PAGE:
LOS ANGELES, CA - APRIL 12: Ron Artest #15 of the Los Angeles Lakers is fouled as he attempts a shot in front of Matt Bonner #15 and George Hill #3 of the San Antonio Spurs at Staples Center on April 12, 2011 in Los Angeles, California. NOTE TO USER: User expressly acknowledges and agrees that, by downloading and or using this photograph, User is consenting to the terms and conditions of the Getty Images License Agreement. (Photo by Harry How/Getty Images)
The Spurs are dominating the league right now, dismantling opponents left and right. They've outscored opponents by 13.5 points per 100 possessions over the past ten games. That they've stayed this good for so long, with their stars well into the 30s, is a testament to how well coached this team is. But what are they doing differently this year?
And to create even more space in which defenders must account for the wily Parker and the slithery Manu Ginobili, the Spurs have added a terrifying wrinkle to their ballscreen attack.
Instead of the customary side or high ball screen that is initiated from the wing or top of the key, but generally near the 3-point line, the Spurs will pull the pick-and-roll way out away from the hoop, nearly midway between the 3-point line and half court. San Antonio employs a flat screen (screeners shoulders parallel to the baseline) that most defenses counter by sending the guard under the screen to give Ginobili and Parker a running start at the help defense. Big men can be capable help defenders hedging on pick and rolls, but virtually none are equipped to manage Parker's speed or Ginobili's shifty maneuvering in top gear.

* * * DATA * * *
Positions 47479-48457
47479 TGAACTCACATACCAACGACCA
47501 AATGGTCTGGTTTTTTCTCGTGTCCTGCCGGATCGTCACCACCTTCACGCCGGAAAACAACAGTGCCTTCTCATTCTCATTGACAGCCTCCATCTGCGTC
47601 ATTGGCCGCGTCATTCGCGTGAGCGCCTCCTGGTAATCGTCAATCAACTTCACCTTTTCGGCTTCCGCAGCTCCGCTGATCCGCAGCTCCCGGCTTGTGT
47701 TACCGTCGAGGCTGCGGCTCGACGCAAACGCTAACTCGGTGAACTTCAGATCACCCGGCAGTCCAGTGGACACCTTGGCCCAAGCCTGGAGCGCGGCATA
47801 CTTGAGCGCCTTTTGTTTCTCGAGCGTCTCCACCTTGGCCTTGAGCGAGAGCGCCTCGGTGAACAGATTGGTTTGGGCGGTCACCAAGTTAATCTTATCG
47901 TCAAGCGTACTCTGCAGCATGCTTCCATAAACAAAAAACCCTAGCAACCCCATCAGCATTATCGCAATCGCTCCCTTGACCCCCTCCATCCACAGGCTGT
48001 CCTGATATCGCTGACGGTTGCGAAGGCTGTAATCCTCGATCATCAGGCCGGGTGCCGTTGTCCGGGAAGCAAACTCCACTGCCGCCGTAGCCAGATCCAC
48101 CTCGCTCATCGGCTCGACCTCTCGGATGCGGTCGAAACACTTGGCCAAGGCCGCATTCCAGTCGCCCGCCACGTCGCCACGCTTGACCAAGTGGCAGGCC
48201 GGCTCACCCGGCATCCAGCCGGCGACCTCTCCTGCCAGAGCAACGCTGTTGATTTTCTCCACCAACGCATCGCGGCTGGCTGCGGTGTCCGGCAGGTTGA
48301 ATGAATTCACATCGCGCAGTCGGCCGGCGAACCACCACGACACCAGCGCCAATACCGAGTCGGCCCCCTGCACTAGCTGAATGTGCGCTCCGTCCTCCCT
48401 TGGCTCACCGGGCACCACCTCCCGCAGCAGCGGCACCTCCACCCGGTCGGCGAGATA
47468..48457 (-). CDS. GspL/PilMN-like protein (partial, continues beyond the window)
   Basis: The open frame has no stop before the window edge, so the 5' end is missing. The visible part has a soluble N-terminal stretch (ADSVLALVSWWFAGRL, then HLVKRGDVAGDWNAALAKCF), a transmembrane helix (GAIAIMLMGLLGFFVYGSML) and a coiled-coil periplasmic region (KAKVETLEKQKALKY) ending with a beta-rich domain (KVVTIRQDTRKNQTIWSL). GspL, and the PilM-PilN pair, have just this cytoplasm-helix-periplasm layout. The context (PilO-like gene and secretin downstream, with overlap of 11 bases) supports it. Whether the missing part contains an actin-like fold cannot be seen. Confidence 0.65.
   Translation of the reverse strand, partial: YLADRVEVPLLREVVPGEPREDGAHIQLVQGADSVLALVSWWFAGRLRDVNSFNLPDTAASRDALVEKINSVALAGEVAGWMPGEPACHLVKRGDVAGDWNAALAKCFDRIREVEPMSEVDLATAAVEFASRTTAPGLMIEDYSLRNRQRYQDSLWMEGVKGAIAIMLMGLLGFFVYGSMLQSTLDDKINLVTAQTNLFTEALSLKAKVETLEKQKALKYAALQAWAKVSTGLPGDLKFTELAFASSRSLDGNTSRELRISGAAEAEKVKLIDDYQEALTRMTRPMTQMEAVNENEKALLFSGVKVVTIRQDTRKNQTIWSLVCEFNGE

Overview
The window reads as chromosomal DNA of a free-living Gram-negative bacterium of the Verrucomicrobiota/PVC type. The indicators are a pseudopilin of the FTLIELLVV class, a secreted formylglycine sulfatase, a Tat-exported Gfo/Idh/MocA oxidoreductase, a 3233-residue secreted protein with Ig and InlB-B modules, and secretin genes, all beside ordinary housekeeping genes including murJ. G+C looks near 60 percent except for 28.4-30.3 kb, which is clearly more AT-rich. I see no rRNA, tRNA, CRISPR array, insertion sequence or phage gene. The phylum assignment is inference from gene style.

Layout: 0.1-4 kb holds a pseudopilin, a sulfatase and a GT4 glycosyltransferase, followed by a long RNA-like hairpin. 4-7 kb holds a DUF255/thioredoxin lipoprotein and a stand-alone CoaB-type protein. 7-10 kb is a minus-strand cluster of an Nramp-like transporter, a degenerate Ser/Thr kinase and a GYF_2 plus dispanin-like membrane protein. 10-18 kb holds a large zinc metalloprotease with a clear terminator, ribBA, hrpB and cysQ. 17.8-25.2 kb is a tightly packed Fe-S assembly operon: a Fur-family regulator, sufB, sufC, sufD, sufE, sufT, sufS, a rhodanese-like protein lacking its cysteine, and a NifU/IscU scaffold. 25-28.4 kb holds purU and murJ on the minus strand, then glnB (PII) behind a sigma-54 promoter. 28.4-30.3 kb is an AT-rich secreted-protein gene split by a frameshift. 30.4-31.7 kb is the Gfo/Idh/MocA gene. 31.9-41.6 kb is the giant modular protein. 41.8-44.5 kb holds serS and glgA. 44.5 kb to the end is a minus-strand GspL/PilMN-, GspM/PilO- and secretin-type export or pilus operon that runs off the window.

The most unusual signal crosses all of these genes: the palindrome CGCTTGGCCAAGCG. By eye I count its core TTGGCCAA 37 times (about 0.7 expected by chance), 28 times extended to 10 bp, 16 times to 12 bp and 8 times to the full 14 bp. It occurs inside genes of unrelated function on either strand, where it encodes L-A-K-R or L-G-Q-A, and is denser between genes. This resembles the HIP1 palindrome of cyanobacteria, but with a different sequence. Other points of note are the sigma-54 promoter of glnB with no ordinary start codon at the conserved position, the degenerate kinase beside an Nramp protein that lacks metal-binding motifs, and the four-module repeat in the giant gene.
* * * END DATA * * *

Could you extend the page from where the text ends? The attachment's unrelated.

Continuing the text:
Needless to say, this is a scary team with a ton of weapons on offense. We already know Tony Parker well, he's terrorized our guards for the past decade. Duncan can still defend extremely well, despite his age. Ginobili can still dominate. The difference is the Spurs have added so many weapons. Judging by how our defense has slipped lately, this does not bode well for us:
Dragic, Nash, Westbrook, Paul, and Williams have all been able to create good looks for themselves and their teammates by running the P&R and sticking with it throughout the game. If the Lakers are going to become a better defensive team, they must handle this action better. And that responsibility falls on the guards being better at fighting through picks and the big men playing the screen consistently and in the same way.
Tonight's game won't really tell us anything we don't already know, since we cannot gauge our performance against the Spurs without Kobe. Still, if the Lakers can somehow pull out a win against the Spurs, and miraculously hold them under 100 points, it will give us a ton of confidence. If we get blown out, we can blame it on Kobe's absence. Who can step up tonight? Club 17? Black Swan? Anyone?